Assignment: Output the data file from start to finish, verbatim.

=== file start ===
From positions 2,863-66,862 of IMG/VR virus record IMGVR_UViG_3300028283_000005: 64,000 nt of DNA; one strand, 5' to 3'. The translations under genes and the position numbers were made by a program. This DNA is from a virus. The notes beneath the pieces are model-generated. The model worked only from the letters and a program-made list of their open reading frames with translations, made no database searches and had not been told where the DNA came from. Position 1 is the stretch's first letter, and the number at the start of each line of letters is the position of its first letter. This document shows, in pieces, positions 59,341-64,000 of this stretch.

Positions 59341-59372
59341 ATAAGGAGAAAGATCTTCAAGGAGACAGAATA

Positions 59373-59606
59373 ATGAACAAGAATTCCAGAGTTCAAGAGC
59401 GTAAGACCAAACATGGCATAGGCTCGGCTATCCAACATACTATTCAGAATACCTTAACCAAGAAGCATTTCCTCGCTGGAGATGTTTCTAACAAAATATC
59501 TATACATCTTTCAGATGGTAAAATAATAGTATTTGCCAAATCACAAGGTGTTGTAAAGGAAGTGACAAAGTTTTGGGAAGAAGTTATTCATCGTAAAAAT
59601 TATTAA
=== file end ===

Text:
From positions 2,863-66,862 of IMG/VR virus record IMGVR_UViG_3300028283_000005: 64,000 nt of DNA; one strand, 5' to 3'. The translations under genes and the position numbers were made by a program. This DNA is from a virus. The notes beneath the pieces are model-generated. The model worked only from the letters and a program-made list of their open reading frames with translations, made no database searches and had not been told where the DNA came from. Position 1 is the stretch's first letter, and the number at the start of each line of letters is the position of its first letter. This document shows, in pieces, positions 59,341-64,000 of this stretch.

Positions 59341-59372
59341 ATAAGGAGAAAGATCTTCAAGGAGACAGAATA

Positions 59373-59606
59373 ATGAACAAGAATTCCAGAGTTCAAGAGC
59401 GTAAGACCAAACATGGCATAGGCTCGGCTATCCAACATACTATTCAGAATACCTTAACCAAGAAGCATTTCCTCGCTGGAGATGTTTCTAACAAAATATC
59501 TATACATCTTTCAGATGGTAAAATAATAGTATTTGCCAAATCACAAGGTGTTGTAAAGGAAGTGACAAAGTTTTGGGAAGAAGTTATTCATCGTAAAAAT
59601 TATTAA